Dickinson Versus Bridgerton
by Şebnem YAREN
Dickinson and Bridgerton. Two sensational shows that were introduced to the world recently. If you have a Netflix subscription, odds are you have probably heard about or seen the latter, Bridgerton. Bridgerton has acquired massive media attention after the release of its first season on Netflix in late December of 2020. It takes place in early 19th century, and showcases the marriage season of the high elite of England and the main plot is the complicated relationship of the two main characters: Daphne Bridgerton and the Duke of Hastings. Dickinson, although very different, is also very similar to Bridgerton when analyzed from a bird’s-eye view: they both take place in the 1800s, although Dickinson takes place in the US, and the wardrobe of the characters are pretty much the same. Let us dive more into these two shows in-depth.
Both shows are, of course, period pieces, but they also experiment out of the box on what is normally perceived as a period piece. Dickinson does this technique more than Bridgerton though, that is also why it is called a comedy rather than a drama like Bridgerton. Dickinson showcases the life of a real-life American poet Emily Dickinson, who lived in Boston in the 1800s. What Dickinson does differently than Bridgerton can be analyzed in two different aspects: technically and contextually. In technical terms, Dickinson uses much more 21st-century material in the show compared to Bridgerton. Bridgerton only wanders off from the 1800s with a few string melodies of modern artists such as Ariana Grande and Shawn Mendes, while Dickinson’s dialogues (at least of the young characters) are completely 21st-century jargon, and the music in the show is almost entirely from the current era, even combined with some dance scenes that include modern clubbing aesthetic. However, contextually, although they touch base on similar struggles of women and the patriarchy’s damage on them in the 19th century, Dickinson varies from Bridgerton distinctively. Dickinson is a show that focuses on character development rather than specific events such as the marriage theme in Bridgerton. It explores the complicated personality of Emily Dickinson, while also showing important character development of the side characters. It explores the sexuality and queerness of Emily Dickinson in a very spiritual and somewhat conservative way while also representing the LGBTQ+ community and their struggles. On the contrary, although Bridgerton shows a same-sex couple a few times, its main leads are a heterosexual couple. Dickinson also differentiates for not including any explicit scenes, unlike Bridgerton, which does not shy away from them in the show, receiving attention mainly because of the explicit scenes.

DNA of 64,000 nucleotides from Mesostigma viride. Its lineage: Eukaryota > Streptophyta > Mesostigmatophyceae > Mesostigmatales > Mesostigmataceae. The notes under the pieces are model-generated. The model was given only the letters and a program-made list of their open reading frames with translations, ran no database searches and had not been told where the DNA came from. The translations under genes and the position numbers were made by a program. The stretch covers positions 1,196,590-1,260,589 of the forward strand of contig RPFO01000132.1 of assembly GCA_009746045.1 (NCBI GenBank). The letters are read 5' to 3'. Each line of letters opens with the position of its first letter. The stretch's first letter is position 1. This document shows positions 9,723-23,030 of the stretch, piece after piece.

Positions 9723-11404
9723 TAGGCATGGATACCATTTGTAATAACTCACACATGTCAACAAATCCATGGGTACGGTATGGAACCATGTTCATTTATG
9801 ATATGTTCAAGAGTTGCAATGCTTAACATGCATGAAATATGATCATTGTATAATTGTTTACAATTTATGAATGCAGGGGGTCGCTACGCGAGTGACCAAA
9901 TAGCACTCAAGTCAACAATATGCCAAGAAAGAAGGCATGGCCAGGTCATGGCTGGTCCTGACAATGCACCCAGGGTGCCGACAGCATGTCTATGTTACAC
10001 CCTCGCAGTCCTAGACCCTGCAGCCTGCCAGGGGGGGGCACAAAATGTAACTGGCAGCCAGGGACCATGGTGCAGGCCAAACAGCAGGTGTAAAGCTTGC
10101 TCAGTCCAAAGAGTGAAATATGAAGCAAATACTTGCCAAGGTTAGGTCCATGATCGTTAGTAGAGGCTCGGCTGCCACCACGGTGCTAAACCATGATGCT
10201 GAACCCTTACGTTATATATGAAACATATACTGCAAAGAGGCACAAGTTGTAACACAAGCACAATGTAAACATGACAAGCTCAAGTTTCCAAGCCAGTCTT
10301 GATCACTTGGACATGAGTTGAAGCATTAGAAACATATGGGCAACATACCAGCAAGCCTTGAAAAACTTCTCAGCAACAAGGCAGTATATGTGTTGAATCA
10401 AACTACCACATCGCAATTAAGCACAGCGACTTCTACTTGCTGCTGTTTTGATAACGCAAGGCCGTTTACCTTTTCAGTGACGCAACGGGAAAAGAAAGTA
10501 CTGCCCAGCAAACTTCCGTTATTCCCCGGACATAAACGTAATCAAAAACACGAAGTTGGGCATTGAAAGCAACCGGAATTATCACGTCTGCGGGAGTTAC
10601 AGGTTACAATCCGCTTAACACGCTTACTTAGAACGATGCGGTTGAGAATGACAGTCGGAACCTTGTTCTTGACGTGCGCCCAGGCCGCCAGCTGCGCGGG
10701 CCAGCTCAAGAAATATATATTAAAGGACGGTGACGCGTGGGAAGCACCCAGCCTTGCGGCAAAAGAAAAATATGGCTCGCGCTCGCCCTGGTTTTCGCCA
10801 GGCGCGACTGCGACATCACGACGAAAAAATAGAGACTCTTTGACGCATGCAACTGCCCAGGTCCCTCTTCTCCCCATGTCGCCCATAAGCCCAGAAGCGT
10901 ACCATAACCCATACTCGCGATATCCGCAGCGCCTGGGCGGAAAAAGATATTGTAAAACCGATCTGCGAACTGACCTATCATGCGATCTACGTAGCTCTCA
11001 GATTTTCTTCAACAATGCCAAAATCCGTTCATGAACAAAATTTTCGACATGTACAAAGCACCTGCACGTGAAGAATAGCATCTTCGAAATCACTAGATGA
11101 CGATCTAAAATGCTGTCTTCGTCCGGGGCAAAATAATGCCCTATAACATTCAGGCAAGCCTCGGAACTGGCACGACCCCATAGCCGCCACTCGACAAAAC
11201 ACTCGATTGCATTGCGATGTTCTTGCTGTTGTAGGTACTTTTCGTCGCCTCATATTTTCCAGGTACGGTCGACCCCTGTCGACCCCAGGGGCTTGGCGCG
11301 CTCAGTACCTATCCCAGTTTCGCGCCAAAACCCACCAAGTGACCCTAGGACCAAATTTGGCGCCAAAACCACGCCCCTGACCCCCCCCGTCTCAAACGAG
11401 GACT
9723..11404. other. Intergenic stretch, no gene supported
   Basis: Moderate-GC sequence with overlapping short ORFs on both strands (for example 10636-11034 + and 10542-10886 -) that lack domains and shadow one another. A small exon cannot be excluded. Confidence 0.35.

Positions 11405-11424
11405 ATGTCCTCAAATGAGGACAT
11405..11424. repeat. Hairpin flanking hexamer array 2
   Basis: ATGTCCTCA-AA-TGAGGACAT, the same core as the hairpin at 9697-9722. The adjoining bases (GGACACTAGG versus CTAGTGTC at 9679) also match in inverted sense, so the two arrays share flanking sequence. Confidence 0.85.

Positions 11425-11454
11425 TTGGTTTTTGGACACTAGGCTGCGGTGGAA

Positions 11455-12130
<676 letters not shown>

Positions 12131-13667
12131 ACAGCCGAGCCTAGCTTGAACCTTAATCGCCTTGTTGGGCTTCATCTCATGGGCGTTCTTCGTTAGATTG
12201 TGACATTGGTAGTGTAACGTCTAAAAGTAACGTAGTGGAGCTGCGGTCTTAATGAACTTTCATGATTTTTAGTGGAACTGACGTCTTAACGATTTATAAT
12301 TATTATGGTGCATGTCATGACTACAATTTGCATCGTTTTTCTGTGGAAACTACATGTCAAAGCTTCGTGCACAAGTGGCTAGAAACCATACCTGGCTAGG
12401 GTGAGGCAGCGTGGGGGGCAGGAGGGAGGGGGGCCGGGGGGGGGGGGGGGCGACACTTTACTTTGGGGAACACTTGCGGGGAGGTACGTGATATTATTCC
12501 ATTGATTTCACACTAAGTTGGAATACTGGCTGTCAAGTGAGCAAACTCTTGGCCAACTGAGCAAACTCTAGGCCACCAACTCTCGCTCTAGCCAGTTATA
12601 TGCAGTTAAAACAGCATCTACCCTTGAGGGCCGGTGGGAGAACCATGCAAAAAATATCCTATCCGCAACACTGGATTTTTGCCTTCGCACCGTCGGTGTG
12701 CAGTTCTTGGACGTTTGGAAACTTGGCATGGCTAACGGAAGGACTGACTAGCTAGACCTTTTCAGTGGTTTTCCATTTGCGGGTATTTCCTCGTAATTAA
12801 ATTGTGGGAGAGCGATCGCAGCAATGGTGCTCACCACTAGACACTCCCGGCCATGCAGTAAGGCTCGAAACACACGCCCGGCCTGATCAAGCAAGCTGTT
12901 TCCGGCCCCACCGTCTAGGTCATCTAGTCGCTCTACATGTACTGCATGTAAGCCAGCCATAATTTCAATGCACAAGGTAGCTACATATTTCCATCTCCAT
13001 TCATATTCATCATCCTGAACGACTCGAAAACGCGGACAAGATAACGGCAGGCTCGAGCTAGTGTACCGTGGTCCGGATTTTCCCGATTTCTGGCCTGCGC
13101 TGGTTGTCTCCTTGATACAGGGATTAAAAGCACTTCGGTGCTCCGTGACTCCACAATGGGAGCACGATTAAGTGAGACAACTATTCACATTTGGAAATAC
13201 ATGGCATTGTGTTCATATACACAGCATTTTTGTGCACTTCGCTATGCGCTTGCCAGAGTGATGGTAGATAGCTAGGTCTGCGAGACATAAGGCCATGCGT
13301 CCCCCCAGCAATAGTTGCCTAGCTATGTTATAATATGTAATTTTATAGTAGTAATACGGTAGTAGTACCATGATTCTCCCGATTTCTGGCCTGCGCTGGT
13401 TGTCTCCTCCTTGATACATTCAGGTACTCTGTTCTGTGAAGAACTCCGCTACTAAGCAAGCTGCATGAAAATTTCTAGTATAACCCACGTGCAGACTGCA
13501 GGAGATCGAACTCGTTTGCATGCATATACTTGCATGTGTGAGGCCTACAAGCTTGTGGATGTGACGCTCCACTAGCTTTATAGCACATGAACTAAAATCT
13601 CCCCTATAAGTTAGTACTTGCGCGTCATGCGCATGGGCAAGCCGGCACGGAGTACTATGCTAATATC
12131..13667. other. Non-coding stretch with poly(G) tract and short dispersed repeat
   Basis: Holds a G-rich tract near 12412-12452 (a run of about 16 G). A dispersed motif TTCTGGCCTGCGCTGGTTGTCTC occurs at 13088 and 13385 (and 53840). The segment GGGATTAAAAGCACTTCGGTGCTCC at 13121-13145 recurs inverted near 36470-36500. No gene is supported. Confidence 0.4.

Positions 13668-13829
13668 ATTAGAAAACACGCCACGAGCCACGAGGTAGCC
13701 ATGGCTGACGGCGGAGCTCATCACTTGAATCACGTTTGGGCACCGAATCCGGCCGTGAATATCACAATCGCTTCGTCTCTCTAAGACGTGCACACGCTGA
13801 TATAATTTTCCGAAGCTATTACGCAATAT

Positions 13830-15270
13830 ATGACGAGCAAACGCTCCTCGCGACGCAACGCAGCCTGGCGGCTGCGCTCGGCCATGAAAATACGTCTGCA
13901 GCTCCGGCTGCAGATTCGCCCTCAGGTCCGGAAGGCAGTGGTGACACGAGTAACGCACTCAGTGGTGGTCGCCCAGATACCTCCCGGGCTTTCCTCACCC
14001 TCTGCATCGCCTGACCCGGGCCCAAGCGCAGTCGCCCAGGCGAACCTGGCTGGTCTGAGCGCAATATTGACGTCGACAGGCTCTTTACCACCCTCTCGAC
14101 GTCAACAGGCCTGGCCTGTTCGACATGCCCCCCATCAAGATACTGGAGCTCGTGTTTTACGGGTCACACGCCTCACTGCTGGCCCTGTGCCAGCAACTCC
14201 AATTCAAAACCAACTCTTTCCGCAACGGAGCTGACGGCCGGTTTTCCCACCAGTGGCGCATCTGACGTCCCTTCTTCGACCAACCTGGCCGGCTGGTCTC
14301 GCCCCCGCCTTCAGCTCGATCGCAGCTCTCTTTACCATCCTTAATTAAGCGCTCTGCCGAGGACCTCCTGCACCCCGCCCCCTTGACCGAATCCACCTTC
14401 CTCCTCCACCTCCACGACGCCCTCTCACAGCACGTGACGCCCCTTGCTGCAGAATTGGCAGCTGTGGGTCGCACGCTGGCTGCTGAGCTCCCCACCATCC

To sum up, Bridgerton includes very appealing and breathtaking dramatic events that get a viewer hooked to watch more. On the other hand, Dickinson catches the viewer in a more invested kind of way, almost like the viewer who watches Dickinson becomes invested in the separate lives and personalities and characters, while an average Bridgerton viewer probably gets hooked from event circulations and shallow drama. Bridgerton is a very entertaining and riveting show with a beautifully shot 19th century England vibe, while Dickinson is a more profound and gripping show that feeds the viewers’ soul more than their eyes. Despite their differences, I would recommend an average viewer of either of them to watch the other one as well, since they will probably be hooked to both.